High prevalence of polyunsaturated-fatty-acid producing bacteria in arctic invertebrates

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Bacteria producing the two long-chained polyunsaturated fatty acids eicosapentaenoic (20:5 n-3) and docosahexaenoic (22:6 n-3) acid, which principally have been associated with deep-sea environments, were found in the culturable flora of all species of a selection of 10 arctic and sub- arctic invertebrates and in one of four fish species. In total, 103 out of 330 strains which were tested carried this trait. Highest prevalences, i.e., more than 50% of total isolates were detected in two species of bivalves (Chlamys islandica and Astarte sp.) and in the amphipod Gammarus wilkitzkii. Standard taxonomic tests, supplemented with fatty-acid profile analysis, affiliated all polyunsaturated-fatty-acid producing strains either to the pseudomonad or vibrio main groups of marine bacteria.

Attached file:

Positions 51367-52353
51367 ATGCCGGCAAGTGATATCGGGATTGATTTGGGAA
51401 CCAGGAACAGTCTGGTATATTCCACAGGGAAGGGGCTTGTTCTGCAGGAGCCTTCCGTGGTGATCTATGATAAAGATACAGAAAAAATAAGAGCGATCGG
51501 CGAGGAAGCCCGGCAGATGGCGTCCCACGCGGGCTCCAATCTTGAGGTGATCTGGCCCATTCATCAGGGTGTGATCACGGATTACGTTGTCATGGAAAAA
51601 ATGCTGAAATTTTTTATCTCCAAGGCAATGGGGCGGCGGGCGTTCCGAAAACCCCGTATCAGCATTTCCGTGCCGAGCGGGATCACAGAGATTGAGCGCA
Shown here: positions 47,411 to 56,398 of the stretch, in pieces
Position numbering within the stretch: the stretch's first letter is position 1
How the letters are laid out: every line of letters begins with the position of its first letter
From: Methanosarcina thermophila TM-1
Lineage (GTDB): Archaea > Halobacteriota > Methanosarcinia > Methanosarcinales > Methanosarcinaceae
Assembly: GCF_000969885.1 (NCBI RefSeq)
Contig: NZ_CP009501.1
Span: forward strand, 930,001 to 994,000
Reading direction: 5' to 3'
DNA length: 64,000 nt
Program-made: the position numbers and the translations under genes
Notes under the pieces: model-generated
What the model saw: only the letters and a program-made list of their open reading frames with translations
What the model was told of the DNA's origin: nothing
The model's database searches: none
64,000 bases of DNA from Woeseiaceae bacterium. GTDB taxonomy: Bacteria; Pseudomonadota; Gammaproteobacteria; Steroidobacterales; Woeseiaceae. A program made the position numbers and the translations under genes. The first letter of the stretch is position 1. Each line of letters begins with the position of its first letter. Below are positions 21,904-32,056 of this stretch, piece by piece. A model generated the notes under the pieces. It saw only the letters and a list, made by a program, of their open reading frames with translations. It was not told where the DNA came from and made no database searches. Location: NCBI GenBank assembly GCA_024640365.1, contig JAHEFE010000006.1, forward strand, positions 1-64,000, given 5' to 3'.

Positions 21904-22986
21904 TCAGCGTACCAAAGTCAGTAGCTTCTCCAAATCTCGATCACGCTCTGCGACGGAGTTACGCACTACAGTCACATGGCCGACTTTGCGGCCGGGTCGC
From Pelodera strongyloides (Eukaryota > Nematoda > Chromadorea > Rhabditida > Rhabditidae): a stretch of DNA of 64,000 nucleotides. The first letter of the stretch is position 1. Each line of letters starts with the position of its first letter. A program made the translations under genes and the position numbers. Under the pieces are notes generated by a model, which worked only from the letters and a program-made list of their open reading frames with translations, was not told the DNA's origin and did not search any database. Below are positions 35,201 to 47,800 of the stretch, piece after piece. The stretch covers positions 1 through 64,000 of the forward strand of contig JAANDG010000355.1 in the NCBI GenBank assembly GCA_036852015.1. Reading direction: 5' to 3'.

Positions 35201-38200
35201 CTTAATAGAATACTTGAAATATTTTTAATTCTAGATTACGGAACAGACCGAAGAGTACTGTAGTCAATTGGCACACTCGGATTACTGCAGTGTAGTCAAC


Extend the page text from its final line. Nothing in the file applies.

Jøstensen, J. P., & Landfald, B. (1997). High prevalence of polyunsaturated-fatty-acid producing bacteria in arctic invertebrates. FEMS Microbiology Letters, 151(1), 95–101. https://doi.org/10.1016/S0378-1097(97)00148-1

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